Returning Home: Young African Feminist

Afro PolBy Our Content Partners at Afropolitan Insights

Afropolitan Insights is a publication dedicated to sharing the stories and experiences of people across the African Diaspora. 

This interview is with Dhvani Tombush, a young feminist who attended college in the U.S. and has since moved back to Nigeria.

How does it feel to be back home after years of college?

It’s really very much of a mixed feeling. It’s exciting and interesting, I missed the food and family. At the same time, it feels a bit too much at times because there a lot of frustrations here in Lagos that you forget about: no 24/7 electricity, the traffic, the crazy drivers, and the bad customer service in general. Some days are good but there are days when I wonder if I made the right choice (these decrease as time goes by). Also, by coming back after being exposed to so much, I find myself wondering what exactly makes me Nigerian because there are some days when I don’t feel Nigerian at all, or I don’t feel at home. 

What are you up to in Nigeria?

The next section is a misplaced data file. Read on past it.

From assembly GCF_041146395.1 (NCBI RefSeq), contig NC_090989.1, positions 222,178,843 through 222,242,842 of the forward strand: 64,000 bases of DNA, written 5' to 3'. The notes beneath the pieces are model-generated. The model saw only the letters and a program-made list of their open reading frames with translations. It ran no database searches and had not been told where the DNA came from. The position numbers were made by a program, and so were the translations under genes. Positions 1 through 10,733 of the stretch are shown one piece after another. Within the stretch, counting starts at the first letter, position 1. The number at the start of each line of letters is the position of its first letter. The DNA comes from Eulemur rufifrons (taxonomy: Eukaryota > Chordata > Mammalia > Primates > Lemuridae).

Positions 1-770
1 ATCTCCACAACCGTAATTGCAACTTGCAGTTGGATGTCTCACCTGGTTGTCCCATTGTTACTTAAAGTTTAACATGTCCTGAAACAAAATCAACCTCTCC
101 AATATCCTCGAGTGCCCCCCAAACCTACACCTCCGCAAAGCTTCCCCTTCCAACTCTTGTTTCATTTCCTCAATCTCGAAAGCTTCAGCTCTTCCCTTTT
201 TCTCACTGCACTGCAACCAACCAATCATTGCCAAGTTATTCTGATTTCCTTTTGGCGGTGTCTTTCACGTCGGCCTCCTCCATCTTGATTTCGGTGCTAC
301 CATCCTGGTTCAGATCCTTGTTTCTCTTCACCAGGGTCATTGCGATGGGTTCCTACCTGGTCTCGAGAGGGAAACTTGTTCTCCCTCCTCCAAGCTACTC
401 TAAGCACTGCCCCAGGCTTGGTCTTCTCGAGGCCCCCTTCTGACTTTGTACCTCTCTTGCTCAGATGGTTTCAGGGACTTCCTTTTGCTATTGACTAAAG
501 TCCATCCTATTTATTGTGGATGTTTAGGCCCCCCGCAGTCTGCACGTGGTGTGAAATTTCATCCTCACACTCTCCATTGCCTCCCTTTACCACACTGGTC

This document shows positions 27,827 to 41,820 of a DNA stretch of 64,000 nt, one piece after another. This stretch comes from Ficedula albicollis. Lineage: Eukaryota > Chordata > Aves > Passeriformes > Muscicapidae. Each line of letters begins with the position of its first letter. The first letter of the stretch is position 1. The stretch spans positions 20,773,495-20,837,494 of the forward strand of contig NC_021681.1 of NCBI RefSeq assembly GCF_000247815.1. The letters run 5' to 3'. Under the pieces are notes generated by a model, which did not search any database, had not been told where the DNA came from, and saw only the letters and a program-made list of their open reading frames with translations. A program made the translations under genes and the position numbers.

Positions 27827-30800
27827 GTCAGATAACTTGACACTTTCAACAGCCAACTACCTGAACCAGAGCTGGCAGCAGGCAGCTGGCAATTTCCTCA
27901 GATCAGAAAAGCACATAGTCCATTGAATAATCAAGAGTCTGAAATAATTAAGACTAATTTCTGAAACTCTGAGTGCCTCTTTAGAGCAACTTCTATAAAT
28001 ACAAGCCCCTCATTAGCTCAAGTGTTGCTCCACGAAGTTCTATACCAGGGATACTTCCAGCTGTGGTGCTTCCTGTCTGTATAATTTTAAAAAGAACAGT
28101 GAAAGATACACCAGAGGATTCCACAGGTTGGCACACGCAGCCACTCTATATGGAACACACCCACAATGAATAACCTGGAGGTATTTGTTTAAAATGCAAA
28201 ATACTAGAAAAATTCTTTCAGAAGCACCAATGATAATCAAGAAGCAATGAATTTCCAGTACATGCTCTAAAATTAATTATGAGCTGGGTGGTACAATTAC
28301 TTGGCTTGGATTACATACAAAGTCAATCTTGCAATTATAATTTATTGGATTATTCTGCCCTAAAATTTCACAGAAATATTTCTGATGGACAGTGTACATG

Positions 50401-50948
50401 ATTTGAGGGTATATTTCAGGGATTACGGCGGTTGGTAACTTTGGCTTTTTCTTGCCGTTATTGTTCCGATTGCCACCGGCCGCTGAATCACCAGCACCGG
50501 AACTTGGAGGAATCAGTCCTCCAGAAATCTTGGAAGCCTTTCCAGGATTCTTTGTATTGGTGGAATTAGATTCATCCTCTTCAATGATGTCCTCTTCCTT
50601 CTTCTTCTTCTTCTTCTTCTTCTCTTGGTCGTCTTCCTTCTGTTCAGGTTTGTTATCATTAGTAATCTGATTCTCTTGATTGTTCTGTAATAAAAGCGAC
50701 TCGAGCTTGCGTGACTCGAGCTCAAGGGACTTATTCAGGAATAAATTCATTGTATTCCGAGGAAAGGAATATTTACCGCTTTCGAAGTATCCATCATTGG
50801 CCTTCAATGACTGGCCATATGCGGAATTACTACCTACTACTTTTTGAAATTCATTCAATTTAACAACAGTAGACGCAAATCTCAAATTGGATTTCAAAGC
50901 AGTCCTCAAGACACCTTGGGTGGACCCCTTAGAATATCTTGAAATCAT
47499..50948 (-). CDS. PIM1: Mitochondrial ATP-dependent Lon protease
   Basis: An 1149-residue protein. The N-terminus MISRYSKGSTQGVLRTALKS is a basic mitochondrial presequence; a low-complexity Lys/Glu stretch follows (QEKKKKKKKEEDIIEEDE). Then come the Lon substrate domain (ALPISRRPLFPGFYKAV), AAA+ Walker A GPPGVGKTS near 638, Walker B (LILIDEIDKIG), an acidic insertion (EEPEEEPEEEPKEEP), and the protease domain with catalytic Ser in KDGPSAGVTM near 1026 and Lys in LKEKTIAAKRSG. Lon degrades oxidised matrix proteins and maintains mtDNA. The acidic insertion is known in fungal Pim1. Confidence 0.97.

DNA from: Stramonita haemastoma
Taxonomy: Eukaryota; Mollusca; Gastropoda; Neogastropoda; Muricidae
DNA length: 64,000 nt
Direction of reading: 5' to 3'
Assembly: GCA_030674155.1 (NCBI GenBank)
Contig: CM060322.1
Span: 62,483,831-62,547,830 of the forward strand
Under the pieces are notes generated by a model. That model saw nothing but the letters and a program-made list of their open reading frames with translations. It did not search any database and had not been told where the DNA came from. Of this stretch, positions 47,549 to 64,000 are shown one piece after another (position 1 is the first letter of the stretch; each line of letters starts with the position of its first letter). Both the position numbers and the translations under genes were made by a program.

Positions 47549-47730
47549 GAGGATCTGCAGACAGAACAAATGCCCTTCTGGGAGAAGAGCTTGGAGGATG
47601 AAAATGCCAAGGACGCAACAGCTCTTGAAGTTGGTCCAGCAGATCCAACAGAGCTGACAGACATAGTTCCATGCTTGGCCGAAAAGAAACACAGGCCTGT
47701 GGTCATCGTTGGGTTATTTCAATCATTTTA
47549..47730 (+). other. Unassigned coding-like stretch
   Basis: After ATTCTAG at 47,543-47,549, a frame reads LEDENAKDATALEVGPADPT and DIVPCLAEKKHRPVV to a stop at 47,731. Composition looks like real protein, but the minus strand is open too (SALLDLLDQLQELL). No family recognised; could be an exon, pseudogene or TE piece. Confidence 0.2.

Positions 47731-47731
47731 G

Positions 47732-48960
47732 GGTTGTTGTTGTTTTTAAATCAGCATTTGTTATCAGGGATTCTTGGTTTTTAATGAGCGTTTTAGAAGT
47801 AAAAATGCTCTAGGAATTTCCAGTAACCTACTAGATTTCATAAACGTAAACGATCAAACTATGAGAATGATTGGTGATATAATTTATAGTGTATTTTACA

I am working in fashion! I work in branding and marketing for a fashion start up called Eve & Tribe that is based in Lagos. Eve & Tribe is a lifestyle brand for contemporary African women that equally celebrates women’s empowerment (trust me to end up in something like that). So everyday, we navigate the mind of the Nigerian woman, her worries, fears, joys and choices because they inform the production of our clothes.

Feminism in Africa as compared to your college years, what’s the overall feeling? Is Nigeria or other parts of Africa you visit catching up with the feminist movement?

Sigh. There are definitely more feminists in Nigeria today than there were a couple of years ago but we still have a lot left to be desired. A good amount of strong women in Nigeria push for us to have careers, to build ourselves as women without the support of men. But marriage is still a huge deal; its still an accomplishment that is more important than your Masters or PHD. Moreover, the men in Nigeria are still finding it hard to let go of the patriarchy and exalt in that position. A good friend of mine said something in an interview with Eve & Tribe that explains the dynamic in this country and I will quote here: “In the Nigerian society, a woman is demanded to satisfy many impossible expectations. She is expected to be sexy, yet classy. She is expected to be outgoing, yet demure. In her fifties she is expected to be the spiritual backbone of her family, yet in her twenties she is expected to know when to put her Bible down and pick up the tequila. And finally, she is expected to be intelligent, but never ever intimidating. At whatever point she falls short of these expectations, there is a ready-made label for her over which she can be placed on a shelf”

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